The Wildlife Trust for Birmingham and the Black Country are working in partnership with Birmingham City Council’s Naturally Birmingham Future Parks Accelerator Programme and the local community to fundraise for The Dawberry Fields Reptile Project.
The Trust are aiming to raise £2,000 to create habitats that will enable slow worm and common lizard to thrive by installing banks and stones that will provide safe places for these protected species to bask and hibernate. The project will also provide a home for a range of other wildlife with the creation of wildflower areas.
Parks are important green spaces for local communities, and Dawberry Fields has been described as a ‘a hidden gem’ by local resident Kim who enjoys watching wildlife from bats to butterflies at this urban park. The Trust hope that Kim will be able to add slow worm and common lizard to her wildlife watching list as a result of the project.
Donations can be made by visiting https://justgiving.com/campaign/DawberryFields or by texting DAWBERRY to 70085 to give £10. Texts cost £10 plus one standard rate message and you’ll be opting in to hear more about our work and fundraising via telephone and SMS. If you’d like to give £10 but do not wish to receive marketing communications, text DAWBERRYNOINFO to 70085.
New Online Tree Training
Do you love trees and want to know more?
Do you work with trees and want a qualification?
SEG Level 2 Certificate in Arboriculture
Learn the theory behind:
Supply, planting and aftercare
Basics of tree surgery
No previous experience needed.
First course starts April 2021 Deadline for applications 28 February
Course lasts 30 months with online tuition at weekends and evenings.
McLaughlin & Harvey, lead contractor at the Alexander Stadium Redevelopment, has announced a second round of the You Matter Communities scheme – with a focus on tacking the local impact of COVID-19.
The scheme, open to all Birmingham-based community organisations, offers support to local communities, such as volunteer time, small grants, and the use of excess materials from the construction process.
February Virtual Fundraiser Networking Event
There has never been a greater need for fundraisers to get-together and share knowledge and experience. So, join this free event for a cuppa and a good old natter!
When – Wednesday 24th February 2021 at 10:00am
Where – Zoom – a meeting ID and password will be emailed to you prior to the event
Helping our Hedgehogs with the Hedgehog Friendly Campus
The number of hedgehogs in urban gardens has decreased by 30% since the year 2000. This recent decline has been attributed to loss of hedgerows, greater usage of pesticides, litter, impermeable garden fencing and walls, and busy roads causing mortalities.
You can really help boost hedgehog numbers by following a few simple tips which can be found by clicking here!
Can you spot any of these habitats for hedgehogs around Birmingham’s green spaces during your daily exercise?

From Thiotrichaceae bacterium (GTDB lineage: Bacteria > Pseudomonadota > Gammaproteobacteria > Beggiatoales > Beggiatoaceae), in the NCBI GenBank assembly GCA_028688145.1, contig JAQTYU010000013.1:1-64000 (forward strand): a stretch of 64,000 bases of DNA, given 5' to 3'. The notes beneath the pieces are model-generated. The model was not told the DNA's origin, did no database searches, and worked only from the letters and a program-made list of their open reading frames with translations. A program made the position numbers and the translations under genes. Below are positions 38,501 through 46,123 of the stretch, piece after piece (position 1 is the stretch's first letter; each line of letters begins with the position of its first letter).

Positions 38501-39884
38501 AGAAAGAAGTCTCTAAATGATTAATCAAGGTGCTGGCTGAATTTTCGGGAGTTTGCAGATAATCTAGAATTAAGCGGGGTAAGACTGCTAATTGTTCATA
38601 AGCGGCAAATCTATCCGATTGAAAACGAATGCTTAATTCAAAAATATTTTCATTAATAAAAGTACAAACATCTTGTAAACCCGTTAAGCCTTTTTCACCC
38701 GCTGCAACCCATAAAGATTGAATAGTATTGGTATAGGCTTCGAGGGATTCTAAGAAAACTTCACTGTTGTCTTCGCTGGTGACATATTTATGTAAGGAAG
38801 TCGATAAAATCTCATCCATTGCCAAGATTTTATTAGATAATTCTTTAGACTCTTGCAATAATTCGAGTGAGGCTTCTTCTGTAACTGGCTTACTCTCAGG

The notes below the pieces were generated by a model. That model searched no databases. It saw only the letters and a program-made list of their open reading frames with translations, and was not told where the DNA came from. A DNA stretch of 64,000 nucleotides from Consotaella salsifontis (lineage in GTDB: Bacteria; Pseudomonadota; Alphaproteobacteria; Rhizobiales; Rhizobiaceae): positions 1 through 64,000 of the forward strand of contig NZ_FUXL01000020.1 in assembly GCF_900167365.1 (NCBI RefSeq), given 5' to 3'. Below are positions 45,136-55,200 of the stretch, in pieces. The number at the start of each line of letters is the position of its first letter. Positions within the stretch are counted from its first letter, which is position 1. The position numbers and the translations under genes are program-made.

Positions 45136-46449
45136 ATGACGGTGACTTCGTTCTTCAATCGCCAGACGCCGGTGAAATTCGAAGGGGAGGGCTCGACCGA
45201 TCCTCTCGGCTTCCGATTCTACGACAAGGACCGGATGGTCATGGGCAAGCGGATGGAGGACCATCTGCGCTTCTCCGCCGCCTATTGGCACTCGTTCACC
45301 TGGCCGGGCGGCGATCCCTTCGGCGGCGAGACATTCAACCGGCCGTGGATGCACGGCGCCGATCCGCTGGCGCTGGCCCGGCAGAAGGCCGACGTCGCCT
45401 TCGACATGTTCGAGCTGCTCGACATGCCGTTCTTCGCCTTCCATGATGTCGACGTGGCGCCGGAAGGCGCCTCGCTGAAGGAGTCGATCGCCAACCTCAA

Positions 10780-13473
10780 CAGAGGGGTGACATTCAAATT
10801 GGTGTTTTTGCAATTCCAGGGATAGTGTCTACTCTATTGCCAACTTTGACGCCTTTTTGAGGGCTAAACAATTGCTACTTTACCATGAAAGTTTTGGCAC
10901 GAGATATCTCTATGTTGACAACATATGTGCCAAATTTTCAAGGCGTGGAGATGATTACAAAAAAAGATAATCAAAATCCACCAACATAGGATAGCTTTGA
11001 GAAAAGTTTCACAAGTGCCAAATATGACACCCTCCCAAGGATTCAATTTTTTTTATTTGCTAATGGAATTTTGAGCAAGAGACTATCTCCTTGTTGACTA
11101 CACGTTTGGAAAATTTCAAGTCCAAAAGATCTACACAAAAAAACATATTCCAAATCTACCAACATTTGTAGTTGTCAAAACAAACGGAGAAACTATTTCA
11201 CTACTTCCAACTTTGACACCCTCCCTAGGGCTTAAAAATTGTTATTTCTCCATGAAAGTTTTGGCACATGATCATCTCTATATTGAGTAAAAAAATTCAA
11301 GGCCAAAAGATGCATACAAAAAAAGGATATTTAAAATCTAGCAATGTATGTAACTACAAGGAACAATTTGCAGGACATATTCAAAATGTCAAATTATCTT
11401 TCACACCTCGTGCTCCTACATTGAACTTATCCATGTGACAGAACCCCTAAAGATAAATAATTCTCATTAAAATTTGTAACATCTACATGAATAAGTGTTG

The launch was made at the recent Virtual World Parks Congress - hosted by World Urban Parks, and on the opening day of the conference attendees took part in a virtual presentation that demonstrated the accessibility and content of the Hub whilst also seeking feedback and recommendations for further resources.
The Hub mainly draws on existing resources from parks organisations around the world such as City Parks Alliance (USA), Park People (Canada) and The Royals Parks (UK). Resources are arrange in two filters: First under the Green Flag Award criteria headings, and second by resource type for easy searching and filtering across the platform.
The People & Nature Survey for England
The People and Nature Survey gathers people’s views and experiences of the natural environment and how it contributes to our health and wellbeing.
The latest monthly interim indicators (experimental statistics) are available for November 2020. The results show that in November almost two-thirds of the adult population had visited a green and natural space in the last 14 days, however a quarter had not spent any time in these places over the same time period’.
To view the full set of results of the survey, click here.
Natural Capital of New Woodlands
A first of its kind study has provided quantitative evidence of the natural capital benefits of planting new woodlands in the UK. Commissioned by Scottish Forestry, woodland management firm Tilhill and the Scottish Environment Protection Agency (SEPA), the study assessed a newly planted mixed woodland site.
The woodland, located at Larriston, the Scottish Borders, was then valued to measure its natural capital potential over the next 50 years. Natural capital is the stock of natural resources, including plants, soils, air, water and greenspace, which all combine to provide benefits to people.
In addition to future revenues from selling harvested timber, the analysis revealed substantial benefits for society through CO2 removals, flood alleviation and biodiversity from modern-day forestry.
The key future benefits were valued at around £20 million in today’s prices, which included almost 200,000 tonnes of timber, just under 150,000 tonnes of CO2 removals, and almost 3 million m3 of water stored in the forest.